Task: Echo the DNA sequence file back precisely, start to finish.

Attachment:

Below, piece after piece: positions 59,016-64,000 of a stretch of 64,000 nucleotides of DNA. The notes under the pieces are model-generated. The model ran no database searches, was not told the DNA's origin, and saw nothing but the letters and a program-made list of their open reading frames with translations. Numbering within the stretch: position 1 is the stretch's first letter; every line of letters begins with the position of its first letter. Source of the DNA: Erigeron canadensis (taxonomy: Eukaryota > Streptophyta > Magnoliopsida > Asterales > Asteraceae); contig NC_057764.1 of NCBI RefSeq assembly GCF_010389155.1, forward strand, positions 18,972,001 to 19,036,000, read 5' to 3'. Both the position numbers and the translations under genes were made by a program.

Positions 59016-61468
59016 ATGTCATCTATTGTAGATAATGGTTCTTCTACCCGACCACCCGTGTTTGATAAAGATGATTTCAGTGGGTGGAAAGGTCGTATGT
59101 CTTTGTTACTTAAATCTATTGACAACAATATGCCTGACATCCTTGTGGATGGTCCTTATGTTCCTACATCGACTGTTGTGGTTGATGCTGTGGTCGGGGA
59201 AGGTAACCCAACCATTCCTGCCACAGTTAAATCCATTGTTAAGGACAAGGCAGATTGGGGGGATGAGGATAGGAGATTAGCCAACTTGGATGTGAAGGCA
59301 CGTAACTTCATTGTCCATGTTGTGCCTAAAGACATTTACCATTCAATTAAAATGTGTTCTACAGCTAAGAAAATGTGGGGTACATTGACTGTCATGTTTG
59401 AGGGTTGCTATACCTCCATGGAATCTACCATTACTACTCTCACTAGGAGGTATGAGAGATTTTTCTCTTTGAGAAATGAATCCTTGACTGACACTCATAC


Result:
Below, piece after piece: positions 59,016-64,000 of a stretch of 64,000 nucleotides of DNA. The notes under the pieces are model-generated. The model ran no database searches, was not told the DNA's origin, and saw nothing but the letters and a program-made list of their open reading frames with translations. Numbering within the stretch: position 1 is the stretch's first letter; every line of letters begins with the position of its first letter. Source of the DNA: Erigeron canadensis (taxonomy: Eukaryota > Streptophyta > Magnoliopsida > Asterales > Asteraceae); contig NC_057764.1 of NCBI RefSeq assembly GCF_010389155.1, forward strand, positions 18,972,001 to 19,036,000, read 5' to 3'. Both the position numbers and the translations under genes were made by a program.

Positions 59016-61468
59016 ATGTCATCTATTGTAGATAATGGTTCTTCTACCCGACCACCCGTGTTTGATAAAGATGATTTCAGTGGGTGGAAAGGTCGTATGT
59101 CTTTGTTACTTAAATCTATTGACAACAATATGCCTGACATCCTTGTGGATGGTCCTTATGTTCCTACATCGACTGTTGTGGTTGATGCTGTGGTCGGGGA
59201 AGGTAACCCAACCATTCCTGCCACAGTTAAATCCATTGTTAAGGACAAGGCAGATTGGGGGGATGAGGATAGGAGATTAGCCAACTTGGATGTGAAGGCA
59301 CGTAACTTCATTGTCCATGTTGTGCCTAAAGACATTTACCATTCAATTAAAATGTGTTCTACAGCTAAGAAAATGTGGGGTACATTGACTGTCATGTTTG
59401 AGGGTTGCTATACCTCCATGGAATCTACCATTACTACTCTCACTAGGAGGTATGAGAGATTTTTCTCTTTGAGAAATGAATCCTTGACTGACACTCATAC